731 F2d 855 Milmark Services Inc v. United States

731 F.2d 855

32 Cont.Cas.Fed. (CCH) 72,350

The UNITED STATES, Appellee.

Appeal No. 83-1259.

United States Court of Appeals,
Federal Circuit.

April 5, 1984.

George W. Liebmann, Baltimore, Md., argued for appellant. With him on brief were Stephen L. Snyder and Howard A. Janet, Pikesville, Md.

Helene M. Goldberg, Washington, D.C., argued for appellee. With her on brief were J. Paul McGrath, Asst. Atty. Gen., David M. Cohen, Director and Stephen G. Anderson, Washington, D.C.

Before RICH, and NIES, Circuit Judges, and FORD, Judge.*

NIES, Circuit Judge.

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This case is an appeal from the judgment of the United States Claims Court (White, Senior Judge)1 holding that the Immigration and Naturalization Service (INS) is not liable for termination of a contract with Milmark Services, Inc., following Milmark's non-performance.


The suit was brought directly to the United States Court of Claims from the contracting officer's decision in accordance with 41 U.S.C. Sec. 609(a)(1) (Supp. II 1978). Under Sec. 403(d) of the Federal Courts Improvement Act of 1982, Pub.L. No. 97-164, 96 Stat. 25, 58 (1982), the case was subsequently transferred from the U.S. Court of Claims Trial Division to the U.S. Claims Court. Pursuant to Claims Court Rule 54(b), the Claims Court, having rendered a decision that Milmark was not entitled to recover and having determined that there was no just reason for delay in the entry of judgment on Milmark's claims, entered judgment for the Government. Since a final judgment has been entered on Milmark's claims, we have jurisdiction over this appeal under 28 U.S.C. Sec. 1295(a)(3).


Milmark's position is that its default under the contract was caused by factors beyond its control and without its fault or negligence. The Claims Court held that Milmark's failure to perform according to the terms of the contract was not excusable. Milmark challenges certain findings of fact made by the trial court, the absence of findings allegedly necessary to the decision, the exclusion of proffered testimony, and the asserted failure by the court to recognize the Government's duty of cooperation.


Having considered Milmark's arguments, the record, and the decision of the Claims Court, we affirm.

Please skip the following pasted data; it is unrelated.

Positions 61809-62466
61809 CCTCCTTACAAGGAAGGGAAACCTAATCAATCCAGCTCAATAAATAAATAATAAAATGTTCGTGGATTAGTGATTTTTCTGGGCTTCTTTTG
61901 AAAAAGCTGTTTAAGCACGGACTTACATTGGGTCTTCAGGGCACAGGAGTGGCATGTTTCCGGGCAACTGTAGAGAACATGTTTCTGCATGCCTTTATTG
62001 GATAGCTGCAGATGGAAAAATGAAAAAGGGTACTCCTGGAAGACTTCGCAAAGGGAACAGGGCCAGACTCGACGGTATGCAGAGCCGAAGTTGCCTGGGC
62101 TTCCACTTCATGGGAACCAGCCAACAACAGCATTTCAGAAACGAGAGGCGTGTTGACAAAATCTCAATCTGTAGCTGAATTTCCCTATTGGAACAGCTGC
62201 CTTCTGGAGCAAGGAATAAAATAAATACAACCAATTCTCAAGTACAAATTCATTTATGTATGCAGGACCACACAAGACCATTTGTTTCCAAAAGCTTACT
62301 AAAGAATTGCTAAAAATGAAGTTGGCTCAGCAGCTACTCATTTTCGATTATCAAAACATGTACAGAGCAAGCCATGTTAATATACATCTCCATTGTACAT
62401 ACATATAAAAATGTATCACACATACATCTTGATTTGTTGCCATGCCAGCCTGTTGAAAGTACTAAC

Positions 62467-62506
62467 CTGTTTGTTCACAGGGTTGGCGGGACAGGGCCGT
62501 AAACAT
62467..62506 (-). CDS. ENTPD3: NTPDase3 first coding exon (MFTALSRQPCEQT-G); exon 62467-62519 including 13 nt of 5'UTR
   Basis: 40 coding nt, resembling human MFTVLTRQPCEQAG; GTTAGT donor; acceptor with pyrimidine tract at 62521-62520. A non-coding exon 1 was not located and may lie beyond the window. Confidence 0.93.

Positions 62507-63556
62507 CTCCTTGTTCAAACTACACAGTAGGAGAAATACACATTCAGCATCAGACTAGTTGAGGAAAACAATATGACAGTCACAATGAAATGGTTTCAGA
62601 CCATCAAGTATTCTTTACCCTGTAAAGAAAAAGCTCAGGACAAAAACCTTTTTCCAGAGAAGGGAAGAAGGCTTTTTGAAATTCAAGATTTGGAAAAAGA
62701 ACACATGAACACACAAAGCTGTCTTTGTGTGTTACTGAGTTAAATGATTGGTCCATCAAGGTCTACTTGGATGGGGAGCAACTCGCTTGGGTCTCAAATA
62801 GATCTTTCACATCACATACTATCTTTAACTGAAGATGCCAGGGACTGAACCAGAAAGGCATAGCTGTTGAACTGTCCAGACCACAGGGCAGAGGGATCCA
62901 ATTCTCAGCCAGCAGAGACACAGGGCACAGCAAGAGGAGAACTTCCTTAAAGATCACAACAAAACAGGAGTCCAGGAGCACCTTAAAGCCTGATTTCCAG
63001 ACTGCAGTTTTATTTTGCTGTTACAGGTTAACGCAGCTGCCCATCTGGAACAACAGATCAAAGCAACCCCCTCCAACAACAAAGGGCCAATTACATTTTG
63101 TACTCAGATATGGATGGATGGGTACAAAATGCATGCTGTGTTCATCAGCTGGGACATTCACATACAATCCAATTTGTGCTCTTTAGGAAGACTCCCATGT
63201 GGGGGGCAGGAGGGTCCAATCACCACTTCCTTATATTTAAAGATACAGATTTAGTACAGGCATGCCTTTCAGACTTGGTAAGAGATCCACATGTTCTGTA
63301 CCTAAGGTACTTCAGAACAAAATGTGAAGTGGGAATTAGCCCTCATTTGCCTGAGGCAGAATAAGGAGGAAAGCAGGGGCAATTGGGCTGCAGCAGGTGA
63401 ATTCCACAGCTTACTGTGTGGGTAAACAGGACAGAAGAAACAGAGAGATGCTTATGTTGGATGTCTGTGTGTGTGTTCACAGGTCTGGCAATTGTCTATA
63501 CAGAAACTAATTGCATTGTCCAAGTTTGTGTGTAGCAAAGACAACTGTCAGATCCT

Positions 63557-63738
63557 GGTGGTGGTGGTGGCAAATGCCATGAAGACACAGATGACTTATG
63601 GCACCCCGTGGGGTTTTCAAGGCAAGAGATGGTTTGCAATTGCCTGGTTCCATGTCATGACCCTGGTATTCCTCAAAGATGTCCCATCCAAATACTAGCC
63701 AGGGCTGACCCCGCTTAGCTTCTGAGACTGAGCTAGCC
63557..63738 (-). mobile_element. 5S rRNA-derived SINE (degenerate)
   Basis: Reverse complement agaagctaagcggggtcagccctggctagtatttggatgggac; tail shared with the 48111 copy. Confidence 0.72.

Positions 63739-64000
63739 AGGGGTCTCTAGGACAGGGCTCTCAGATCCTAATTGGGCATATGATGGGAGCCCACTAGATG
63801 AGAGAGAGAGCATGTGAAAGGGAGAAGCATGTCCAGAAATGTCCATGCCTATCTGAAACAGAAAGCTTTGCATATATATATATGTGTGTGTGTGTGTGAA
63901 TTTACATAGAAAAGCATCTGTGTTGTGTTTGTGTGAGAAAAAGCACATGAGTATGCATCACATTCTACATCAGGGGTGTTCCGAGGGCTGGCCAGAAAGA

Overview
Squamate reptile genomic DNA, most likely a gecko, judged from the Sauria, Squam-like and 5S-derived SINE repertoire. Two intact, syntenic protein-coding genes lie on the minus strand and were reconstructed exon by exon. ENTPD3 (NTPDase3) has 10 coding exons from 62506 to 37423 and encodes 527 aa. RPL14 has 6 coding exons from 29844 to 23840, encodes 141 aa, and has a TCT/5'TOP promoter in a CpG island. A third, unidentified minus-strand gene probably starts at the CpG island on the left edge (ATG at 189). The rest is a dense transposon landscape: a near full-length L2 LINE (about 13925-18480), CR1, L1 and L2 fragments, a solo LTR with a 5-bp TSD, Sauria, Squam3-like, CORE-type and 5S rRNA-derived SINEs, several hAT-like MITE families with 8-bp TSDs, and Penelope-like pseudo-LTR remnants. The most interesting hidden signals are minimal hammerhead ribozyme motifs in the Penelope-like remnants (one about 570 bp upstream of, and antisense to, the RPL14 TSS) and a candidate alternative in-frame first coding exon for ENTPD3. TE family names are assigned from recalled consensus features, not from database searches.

The Standard of Review


The standard of review by this court of factual determinations by the U.S. Claims Court is not specifically delineated by statute. No decision of this court has directly addressed this issue. However, in CACI, Inc.-Federal v. United States, 719 F.2d 1567, 1582 (Fed.Cir.1983), the court concluded with the statement, "the kind of inquiry and analysis the Claims Court made in this case ... was clearly erroneous ...." (Emphasis added.)


The Government in its brief makes no argument directed to this issue but assumes by repeated references to findings being supported by "substantial evidence" that the more stringent "substantial evidence" standard rather than the "clearly erroneous" standard applies. See SSIH Equipment, S.A. v. USITC, 718 F.2d 365, 379, 218 USPQ 678, 690 (Fed.Cir.1983). Milmark merely asserts that certain findings are clearly erroneous, being contrary to the weight of the evidence.


While this court has not adopted the rule of some circuits that a party must specifically set out the applicable standard of review as an initial paragraph in its brief, an appellate court must always consider its standard of review and it is helpful to the court for the matter to be set out specifically in the briefs so that it can be determined whether the parties are or are not in agreement on the function of this court.

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With respect to findings of fact by the U.S. Claims Court in a de novo proceeding on a contract claim, we believe that the appropriate standard of review is "clearly erroneous" as in appeals from trials in district courts. Heisig v. United States, 719 F.2d 1153, 1157-58 (Fed.Cir.1983). As defined by the Supreme Court in United States v. United States Gypsum Co., 333 U.S. 364, 395, 68 S.Ct. 525, 542, 92 L.Ed. 746 (1948):


A finding is "clearly erroneous" when although there is evidence to support it, the reviewing court on the entire evidence is left with the definite and firm conviction that a mistake has been committed.


Accordingly, the clearly erroneous standard will be applied with respect to review of factual disputes in this case.Background